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Paris region to roll out mass Covid-19 testing to track down 'possible dormant clusters'

In Madrid, home care nurses perform PCR tests in people's homes.
In Madrid, home care nurses perform PCR tests in people's homes. REUTERS - Susana Vera
3 min

The French government is to launch "large scale" coronavirus testing in the greater Paris region, in a bid to identify possible coronavirus clusters.

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Some 1.3 million people in the Ile-de-France region, which includes Paris, will receive health Insurance ‘vouchers’ for a virus test, Health Minister Olivier Veran told Le Monde newspaper on Thursday.

France’s current ‘test and trace’ system offers tests, on prescription, to people with possible Covid-19 symptoms, or those who had been in contact with a sick person.

So far there has been little widespread testing of people without symptoms apart from some drop-in testing centres in poorer areas where people find it difficult to access healthcare.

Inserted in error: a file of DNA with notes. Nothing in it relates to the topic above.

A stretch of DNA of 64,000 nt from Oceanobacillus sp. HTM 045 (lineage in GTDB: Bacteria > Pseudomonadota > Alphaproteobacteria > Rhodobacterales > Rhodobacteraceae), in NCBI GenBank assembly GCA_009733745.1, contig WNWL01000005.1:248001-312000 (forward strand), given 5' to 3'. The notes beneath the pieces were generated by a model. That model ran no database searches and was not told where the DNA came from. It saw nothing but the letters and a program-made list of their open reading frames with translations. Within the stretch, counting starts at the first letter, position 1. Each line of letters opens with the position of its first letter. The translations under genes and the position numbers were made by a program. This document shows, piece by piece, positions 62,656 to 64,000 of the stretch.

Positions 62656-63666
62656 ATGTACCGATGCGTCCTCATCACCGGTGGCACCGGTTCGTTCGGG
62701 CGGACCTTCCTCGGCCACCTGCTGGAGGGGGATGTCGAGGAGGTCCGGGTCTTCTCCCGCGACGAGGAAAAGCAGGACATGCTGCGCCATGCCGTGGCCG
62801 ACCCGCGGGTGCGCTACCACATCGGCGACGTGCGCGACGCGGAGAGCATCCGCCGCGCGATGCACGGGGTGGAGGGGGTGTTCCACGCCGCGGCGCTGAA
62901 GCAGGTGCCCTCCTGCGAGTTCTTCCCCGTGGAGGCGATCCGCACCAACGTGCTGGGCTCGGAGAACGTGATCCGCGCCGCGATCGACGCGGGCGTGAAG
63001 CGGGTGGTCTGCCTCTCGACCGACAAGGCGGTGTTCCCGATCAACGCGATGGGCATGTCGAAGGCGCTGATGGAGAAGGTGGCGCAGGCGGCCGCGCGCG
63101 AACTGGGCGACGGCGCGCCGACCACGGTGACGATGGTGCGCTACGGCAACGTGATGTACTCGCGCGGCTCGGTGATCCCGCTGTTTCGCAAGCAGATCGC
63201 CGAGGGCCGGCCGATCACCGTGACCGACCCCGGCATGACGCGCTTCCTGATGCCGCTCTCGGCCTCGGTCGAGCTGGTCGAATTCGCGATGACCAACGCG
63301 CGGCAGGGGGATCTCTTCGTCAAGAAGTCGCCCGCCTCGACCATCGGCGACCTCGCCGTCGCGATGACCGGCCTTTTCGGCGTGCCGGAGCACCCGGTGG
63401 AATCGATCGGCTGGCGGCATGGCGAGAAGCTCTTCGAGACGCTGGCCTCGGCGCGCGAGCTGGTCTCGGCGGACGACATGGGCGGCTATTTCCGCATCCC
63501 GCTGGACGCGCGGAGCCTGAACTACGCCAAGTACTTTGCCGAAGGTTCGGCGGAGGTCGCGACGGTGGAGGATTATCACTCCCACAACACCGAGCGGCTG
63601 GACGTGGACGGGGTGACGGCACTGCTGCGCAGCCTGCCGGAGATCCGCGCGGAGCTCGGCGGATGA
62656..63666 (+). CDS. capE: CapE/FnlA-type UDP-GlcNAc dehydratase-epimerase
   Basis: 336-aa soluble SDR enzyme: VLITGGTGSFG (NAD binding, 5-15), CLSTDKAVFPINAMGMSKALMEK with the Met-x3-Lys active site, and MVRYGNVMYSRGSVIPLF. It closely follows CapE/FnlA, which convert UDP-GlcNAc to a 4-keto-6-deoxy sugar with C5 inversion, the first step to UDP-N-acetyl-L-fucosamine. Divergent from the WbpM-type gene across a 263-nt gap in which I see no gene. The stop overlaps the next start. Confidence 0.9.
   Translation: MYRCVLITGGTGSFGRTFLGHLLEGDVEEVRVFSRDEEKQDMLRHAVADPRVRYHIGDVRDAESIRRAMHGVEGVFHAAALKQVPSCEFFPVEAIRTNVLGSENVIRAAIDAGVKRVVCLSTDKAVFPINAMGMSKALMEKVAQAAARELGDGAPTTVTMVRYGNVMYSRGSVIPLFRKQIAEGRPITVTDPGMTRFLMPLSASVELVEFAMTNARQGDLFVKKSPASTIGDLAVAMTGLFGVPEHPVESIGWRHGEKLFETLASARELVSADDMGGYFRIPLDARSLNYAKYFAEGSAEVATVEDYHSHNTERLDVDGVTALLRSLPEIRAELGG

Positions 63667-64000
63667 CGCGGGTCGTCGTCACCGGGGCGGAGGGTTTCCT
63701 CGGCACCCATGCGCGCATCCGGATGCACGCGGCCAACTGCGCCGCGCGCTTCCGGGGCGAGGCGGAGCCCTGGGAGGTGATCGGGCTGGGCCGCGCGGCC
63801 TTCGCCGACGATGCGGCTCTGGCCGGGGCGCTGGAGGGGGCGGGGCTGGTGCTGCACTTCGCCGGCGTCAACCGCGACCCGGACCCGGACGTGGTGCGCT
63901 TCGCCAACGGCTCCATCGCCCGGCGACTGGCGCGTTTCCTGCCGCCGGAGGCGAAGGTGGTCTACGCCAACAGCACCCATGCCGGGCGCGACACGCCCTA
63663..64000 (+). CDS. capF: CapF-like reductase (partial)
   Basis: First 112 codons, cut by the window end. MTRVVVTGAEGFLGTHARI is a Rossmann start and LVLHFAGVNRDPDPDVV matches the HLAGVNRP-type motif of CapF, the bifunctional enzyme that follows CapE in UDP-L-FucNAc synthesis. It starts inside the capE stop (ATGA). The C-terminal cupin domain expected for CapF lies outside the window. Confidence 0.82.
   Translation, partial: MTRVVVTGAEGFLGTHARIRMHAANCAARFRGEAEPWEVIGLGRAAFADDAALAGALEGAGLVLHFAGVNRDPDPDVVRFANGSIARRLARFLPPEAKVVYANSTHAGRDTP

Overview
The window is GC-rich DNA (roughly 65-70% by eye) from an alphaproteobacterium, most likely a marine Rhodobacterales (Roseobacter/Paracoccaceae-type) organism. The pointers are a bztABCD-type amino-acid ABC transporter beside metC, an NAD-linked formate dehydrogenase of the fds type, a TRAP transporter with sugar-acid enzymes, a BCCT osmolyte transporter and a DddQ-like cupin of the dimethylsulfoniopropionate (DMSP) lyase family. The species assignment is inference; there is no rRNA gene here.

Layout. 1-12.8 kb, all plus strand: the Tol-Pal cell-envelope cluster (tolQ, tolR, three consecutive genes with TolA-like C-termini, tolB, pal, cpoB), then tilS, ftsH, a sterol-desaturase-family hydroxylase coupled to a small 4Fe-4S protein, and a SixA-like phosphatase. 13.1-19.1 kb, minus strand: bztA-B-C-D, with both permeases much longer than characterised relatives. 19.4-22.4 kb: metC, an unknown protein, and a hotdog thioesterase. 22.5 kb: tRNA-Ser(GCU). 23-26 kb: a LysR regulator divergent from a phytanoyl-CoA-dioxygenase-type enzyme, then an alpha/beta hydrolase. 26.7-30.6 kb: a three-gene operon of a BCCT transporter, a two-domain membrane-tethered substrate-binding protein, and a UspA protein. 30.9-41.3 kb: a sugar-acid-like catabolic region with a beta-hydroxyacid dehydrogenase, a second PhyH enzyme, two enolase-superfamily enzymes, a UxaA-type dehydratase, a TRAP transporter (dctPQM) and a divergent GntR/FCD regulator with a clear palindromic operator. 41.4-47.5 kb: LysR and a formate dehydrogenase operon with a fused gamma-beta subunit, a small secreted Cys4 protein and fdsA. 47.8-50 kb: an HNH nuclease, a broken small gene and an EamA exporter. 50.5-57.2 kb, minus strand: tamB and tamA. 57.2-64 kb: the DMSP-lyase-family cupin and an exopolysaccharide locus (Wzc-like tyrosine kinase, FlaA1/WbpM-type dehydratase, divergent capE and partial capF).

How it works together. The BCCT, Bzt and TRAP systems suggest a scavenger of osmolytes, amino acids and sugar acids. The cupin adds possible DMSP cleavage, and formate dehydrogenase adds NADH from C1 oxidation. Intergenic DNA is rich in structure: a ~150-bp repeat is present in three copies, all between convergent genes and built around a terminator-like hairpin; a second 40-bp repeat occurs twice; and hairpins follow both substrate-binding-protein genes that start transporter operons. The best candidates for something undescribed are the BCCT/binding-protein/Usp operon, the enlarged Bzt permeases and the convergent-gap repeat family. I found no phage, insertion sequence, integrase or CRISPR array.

Under the new scheme, even those who display no symptoms would be eligible, Véran said.

People who live near previous hotspots will be targeted in a bid to identify asymptomatic carriers who may be transmitting the virus without knowing it, said the minister.

The tests would determine if a person is currently infected, not whether they had the virus previously.

“The objective,” he said, “is to identify possible dormant clusters.”

Experimental phase

The government will start with a pilot campaign in Ile-de-France, the region worst hit by the coronavirus pandemic, along with three other regions (Grand-Est, Provence-Alpes-Côte d'Azur and Hauts-de-France).

Between them they account for about three-quarters of people who required intensive care for coronavirus complications.

"We are in an experimental phase to see if this corresponds to what the French want," Veran said of the testing campaign, adding that it "may be extended to other regions later".

Figures released on Wednesday showed that 29,731 people had died in the COVID-19 outbreak in France to date, though the rate has slowed to 11 deaths in 24 hours.

Anticipating a possible 'second wave'

Veran told the newspaper that "the peak of March-April is behind us, but we have not finished with the virus", and urged people to continue to "avoid large gatherings and risky behaviour" that could help the virus spread.

Because of the density of its population and pockets of poverty, the Paris region has already been identified as vulnerable to further outbreaks in the event of a ‘second wave’ in the Autumn.

In May, Veran admitted there had been "a gap between the theory and the practice" of testing in France as many people who held a doctor's prescription for a test were unable to get one.

France has ramped up its capacity since then, and said in May it would be able to carry out 700,000 tests per week.

(with AFP)

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